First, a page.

By Levi Clancy for Student Reader on
Lived 4th cent
Rank and group: Bishop
Feast day: 6 December
Patron saint: Russia, children, sailors, pawnbrokers, unmarried girls
Attributes: Golden balls, money bags
Status: Roman Martyrology
One of the most popular saints, the cult of Saint Nicholas (aka Sint Klae, Sanctus Nicolaus) is based on legend. Nearly nothing about his life is known other than he was a bishop of Myra in Lycia, and that his alleged relics were stolen in 1087 by Italian merchants and are now enshrined at Bari. Many of Nicholas' legends were promulgated by Simon Metaphrastes in the 10th century. The ceremony of the boy bishop, which still survives at Monterrat in Catalonia, is connected to an observance of Saint Nicholas.
A member of Nicholas' congregation mourned because he had three daughters and no money. Unable to pay the dowry for them to be married off, they seemed doomed to a life of prostitution. Nicholas decided to give each of them a dowry, a golden ball. He did not desire thanks, and must have been an incredibly accurate thrower, because he anonymously tossed them through a window as the daughters slept. This legend reflects the nature of pure giving, which does not ask for return but only serves to make the other person happy.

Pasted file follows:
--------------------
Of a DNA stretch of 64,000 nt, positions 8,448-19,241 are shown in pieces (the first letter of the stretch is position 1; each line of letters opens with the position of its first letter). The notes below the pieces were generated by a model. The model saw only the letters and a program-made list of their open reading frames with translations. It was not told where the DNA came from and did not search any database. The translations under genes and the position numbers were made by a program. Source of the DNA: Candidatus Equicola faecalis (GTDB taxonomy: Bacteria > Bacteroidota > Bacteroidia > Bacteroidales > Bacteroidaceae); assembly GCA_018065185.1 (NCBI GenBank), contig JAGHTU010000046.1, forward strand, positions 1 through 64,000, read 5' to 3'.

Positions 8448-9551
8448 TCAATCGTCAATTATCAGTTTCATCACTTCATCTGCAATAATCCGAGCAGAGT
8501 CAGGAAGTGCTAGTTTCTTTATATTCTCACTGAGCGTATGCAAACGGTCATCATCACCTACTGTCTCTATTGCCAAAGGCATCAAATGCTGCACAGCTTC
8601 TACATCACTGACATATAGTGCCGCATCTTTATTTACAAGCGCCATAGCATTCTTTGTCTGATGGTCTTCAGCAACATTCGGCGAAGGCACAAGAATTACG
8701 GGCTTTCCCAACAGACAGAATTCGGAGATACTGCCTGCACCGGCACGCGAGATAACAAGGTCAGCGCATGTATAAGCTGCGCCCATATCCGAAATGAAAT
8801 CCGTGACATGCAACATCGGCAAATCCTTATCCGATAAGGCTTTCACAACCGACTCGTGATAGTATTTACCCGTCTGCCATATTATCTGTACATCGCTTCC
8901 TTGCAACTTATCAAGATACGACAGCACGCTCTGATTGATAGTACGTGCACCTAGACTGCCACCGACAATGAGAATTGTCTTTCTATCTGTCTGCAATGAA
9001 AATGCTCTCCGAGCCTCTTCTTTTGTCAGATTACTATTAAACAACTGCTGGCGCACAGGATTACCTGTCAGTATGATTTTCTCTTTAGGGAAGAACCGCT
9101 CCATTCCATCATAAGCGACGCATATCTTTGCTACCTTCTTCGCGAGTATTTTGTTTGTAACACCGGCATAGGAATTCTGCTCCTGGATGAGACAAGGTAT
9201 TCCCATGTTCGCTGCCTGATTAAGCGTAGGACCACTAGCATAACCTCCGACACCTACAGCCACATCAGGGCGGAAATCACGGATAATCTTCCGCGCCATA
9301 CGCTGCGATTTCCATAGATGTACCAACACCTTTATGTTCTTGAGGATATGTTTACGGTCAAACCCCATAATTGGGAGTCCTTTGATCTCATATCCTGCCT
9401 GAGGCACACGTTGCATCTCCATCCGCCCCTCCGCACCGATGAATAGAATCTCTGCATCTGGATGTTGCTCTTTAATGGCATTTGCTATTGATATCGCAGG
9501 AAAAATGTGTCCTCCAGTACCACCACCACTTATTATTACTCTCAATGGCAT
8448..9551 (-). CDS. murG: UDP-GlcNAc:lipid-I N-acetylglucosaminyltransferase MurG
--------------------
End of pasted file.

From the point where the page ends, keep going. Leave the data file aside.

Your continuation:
Amidst a famine, a sinister merchant began advertising salted pork. Nicholas suspicious, and asked to see the barrels. He blessed them, and when he opened the barrels there were three naked little boys, their pickled corpses brought back to life. This is though to represent his magnetism that could bring even those hardened, metaphorically pickled in brine, back to youthful innocence.